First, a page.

Self-control meant the suppression of all emotion. “[I]magine boys - and girls too - brought up not to resort to the shedding of a tear or the uttering of a groan for the relief of their feelings,”35 Inazo Nitobe writes, but grief and pain were not the only taboo emotions, as he explains; “[a] father could embrace his son only at the expense of his dignity; a husband would not kiss his wife, - no not in the presence of other people.”36 Since “a characteristic feature of Bushidō was the debasement of woman”37, there was a “consequent contempt for love and affection in general.”38 It should be obvious from the advice Nitobe added when he mentioned the virtue of benevolence - the only virtue one should apparently not overdo - that anything related to emotion is considered a potential weakness and showing weakness automatically resulted in loss of honour, something which the samurai were extremely sensitive about.39 They were after all known for their readiness to die for their honour.
In fact, if all dignity and honour were lost, the samurai (and this was not only an option for men) always had one last way to restore at least some of it. Seppuku, or hara-kiri, as it is more commonly known in the West, was indeed “a process by which warriors could expiate their crimes, apologize for errors, escape from disgrace, redeem their friends or prove their sincerity.”40 There were very strict regulations concerning seppuku, regarding mostly how it was supposed to be done. Most commonly the samurai would slash his stomach from left to right, then suffer the excruciating pain without showing any sign of it and finally, no sooner than when he was unconscious or already dead, his head would be cut off.41
Any samurai could be ordered to commit seppuku, often without trial, and there were no restrictions concerning age - Nitobe, for example, reports a case of an eight year- old who had to kill himself because of a crime his older brothers committed42. Again, this may prove just how wary the samurai were of showing mercy. Of course, many samurai chose this fate voluntarily to salvage lost honour, or follow their master into death - in fact, so many chose this path that it became a problem and was eventually prohibited by law.43
This concludes the short overview of the samurai ethics that come into play in Ishiguro’s works.
2.2. The Position of Woman - Ishiguro ’ s Female Characters
As I have pointed out before, women had a very limited role to play in bushidō. They were condemned to passivity and considered to be weak, emotional, and inferior to men. In this chapter Ishiguro’s portrayal of his female characters will be explored and compared to the bushid ō standard.
Etsuko and Sachiko from A Pale View of Hills are complete opposites when it comes to lifestyle and values. While the one is a - on the surface - happily married housewife, who is expecting her first child, the other is a single woman with a daughter she doesn’t seem to care about much, dreaming of a life in the West with her American lover. Etsuko’s case, however, isn’t as simple and straightforward as it seems. The very beginning of the novel makes it clear that the “subservient wife”44, Etsuko presents herself as when she tells her story, cannot be who she really was, since she ended up leaving Japan and marrying an Englishman, which is an incredible break with tradition from a Japanese point of view. Cynthia F. Wong comes to the same conclusion:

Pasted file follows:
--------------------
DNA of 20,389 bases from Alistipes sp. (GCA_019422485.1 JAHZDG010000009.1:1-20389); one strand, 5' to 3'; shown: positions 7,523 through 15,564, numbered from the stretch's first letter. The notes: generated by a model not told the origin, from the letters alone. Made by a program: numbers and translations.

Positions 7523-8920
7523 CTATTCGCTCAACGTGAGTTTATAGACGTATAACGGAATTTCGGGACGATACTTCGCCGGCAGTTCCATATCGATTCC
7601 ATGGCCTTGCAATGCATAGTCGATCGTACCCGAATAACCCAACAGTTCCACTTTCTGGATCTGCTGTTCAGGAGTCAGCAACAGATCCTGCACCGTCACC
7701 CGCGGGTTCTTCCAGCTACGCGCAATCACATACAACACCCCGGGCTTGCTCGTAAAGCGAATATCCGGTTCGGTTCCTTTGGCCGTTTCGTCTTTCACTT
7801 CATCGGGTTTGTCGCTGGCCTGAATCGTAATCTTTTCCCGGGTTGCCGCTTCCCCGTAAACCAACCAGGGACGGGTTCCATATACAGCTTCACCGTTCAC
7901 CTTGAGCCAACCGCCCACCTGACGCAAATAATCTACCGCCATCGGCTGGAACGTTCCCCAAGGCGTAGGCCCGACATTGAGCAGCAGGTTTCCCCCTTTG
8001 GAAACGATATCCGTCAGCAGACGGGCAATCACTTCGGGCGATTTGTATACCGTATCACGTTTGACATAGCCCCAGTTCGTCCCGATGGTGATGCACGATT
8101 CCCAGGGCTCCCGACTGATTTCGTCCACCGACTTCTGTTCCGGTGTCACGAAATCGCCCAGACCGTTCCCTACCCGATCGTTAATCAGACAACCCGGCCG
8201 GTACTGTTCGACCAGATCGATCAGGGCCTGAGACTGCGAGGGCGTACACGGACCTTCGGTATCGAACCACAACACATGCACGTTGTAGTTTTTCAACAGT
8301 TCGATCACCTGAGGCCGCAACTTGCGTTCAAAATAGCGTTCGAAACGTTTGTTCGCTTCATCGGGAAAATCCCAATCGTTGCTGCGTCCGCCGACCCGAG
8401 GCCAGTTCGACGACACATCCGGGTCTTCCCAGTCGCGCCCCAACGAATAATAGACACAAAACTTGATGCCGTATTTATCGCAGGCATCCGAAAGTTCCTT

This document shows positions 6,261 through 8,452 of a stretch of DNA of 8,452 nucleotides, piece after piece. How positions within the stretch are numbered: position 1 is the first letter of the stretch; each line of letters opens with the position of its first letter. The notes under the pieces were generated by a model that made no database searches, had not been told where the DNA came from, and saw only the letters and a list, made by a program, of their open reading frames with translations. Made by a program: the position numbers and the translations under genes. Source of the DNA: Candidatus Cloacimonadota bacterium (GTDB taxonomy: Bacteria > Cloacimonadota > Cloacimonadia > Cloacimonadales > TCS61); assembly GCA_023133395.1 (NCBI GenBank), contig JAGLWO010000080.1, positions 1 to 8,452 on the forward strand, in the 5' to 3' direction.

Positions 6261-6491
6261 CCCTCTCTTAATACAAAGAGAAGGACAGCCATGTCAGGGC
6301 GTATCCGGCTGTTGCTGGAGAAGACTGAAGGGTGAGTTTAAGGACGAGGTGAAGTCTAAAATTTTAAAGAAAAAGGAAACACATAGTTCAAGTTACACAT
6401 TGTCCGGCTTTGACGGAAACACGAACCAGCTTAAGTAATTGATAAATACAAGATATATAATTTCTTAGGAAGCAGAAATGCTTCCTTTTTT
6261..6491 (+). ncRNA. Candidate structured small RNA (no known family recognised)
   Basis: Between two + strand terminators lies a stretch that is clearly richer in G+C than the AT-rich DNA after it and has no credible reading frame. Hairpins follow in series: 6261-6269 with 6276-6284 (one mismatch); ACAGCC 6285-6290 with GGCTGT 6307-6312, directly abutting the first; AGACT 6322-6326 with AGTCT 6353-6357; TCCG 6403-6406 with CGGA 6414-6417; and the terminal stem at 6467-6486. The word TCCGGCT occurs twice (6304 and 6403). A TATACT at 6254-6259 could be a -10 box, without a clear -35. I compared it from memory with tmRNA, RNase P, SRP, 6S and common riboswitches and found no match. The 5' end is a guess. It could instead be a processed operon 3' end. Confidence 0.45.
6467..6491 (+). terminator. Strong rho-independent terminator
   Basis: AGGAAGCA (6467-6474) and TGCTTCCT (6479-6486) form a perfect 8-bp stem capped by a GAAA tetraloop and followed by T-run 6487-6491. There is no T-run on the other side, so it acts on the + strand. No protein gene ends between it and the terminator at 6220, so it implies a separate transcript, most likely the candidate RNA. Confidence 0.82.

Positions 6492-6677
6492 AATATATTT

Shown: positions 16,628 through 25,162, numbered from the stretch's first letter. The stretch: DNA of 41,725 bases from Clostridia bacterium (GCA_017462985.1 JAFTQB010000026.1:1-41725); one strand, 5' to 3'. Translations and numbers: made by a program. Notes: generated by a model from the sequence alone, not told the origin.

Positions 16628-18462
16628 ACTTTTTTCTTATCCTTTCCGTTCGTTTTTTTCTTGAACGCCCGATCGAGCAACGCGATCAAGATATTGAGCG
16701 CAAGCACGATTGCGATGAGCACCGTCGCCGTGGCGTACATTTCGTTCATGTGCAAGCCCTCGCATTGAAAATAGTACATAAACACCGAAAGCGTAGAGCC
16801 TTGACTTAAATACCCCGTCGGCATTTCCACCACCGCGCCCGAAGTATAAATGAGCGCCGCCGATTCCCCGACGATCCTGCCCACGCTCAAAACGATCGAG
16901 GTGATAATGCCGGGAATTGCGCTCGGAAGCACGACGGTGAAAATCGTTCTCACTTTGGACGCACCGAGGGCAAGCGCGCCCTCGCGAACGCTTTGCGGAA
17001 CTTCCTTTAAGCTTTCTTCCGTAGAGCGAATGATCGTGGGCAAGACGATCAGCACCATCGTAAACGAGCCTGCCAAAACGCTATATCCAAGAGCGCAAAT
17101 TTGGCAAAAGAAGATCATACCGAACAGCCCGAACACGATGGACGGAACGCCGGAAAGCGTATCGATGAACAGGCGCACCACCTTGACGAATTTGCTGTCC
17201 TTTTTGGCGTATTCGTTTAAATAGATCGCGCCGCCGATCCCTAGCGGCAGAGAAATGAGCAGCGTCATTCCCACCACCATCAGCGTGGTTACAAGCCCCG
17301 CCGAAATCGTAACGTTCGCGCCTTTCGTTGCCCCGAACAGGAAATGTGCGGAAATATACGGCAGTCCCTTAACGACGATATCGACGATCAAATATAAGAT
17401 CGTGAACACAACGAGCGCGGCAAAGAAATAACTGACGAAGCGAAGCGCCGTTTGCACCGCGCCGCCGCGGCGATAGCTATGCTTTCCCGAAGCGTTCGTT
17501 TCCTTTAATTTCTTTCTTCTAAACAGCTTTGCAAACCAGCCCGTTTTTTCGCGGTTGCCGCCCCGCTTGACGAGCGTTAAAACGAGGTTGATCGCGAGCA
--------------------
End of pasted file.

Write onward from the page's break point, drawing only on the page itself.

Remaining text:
Etsuko’s outward devotion to her marriage and her role as a Japanese wife contrasts with Sachiko’s more outward and irresponsible attitude towards family. Although Etsuko’s exile to England reveals a more rebellious nature than she lets on, that aspect of her character is not evident in the past that she recounts.45
Etsuko is an unreliable narrator as it seems, probably presenting a censored version of her past to make herself look better and cast off the feelings of guilt she doesn’t admit to have, despite voicing her suspicion that her younger daughter visited her “to reassure [her she] was not responsible for Keiko’s death.”46
The society she leaves behind seems to adhere to the values of bushid ō, expecting women to live according to the following standard; “[a]s daughter, woman sacrificed herself for her father, as wife for her husband, and as mother for her son. Thus from earliest youth she was taught to deny herself. Her life was not one of independence, but of dependent service.”47 As we learn from the way Etsuko’s father-in-law reacts to a story about blatant wife abuse - a man threatens his wife with a golf-club because she does not want to vote for the same party in the election48 -, this standard is quite popular even in Ishiguro’s post-war Japan, where men are still amused when a husband cannot “get [his wife] to obey [him].”49 The only thing that shocks Ogata about the story is that “a wife these days feels no sense of loyalty towards the household. She just does what she pleases, votes for a different party if the whim takes her.”50 Of course, this would be less of an indication of the general misogyny if it were only the “anachronistic father-in-law”51 who made comments like that, but Ogata is far from alone with his opinion. None of the men are especially shocked by the story and nobody argues when the accused Hanada explains why he threatened his wife in the first place:
I was trying to make her see sense, of course. My wife votes for Yoshida just because he looks like her uncle. That’s typical of women. They don’t understand politics. They think they can choose the country’s leaders the same way they choose dresses.52
This opinion reflects the bushid ō idea of women being irrational and prone to make decisions based on their emotions alone. Furthermore, this attitude is not limited to men. Sachiko’s elderly cousin expresses a very similar opinion, when she talks to Etsuko: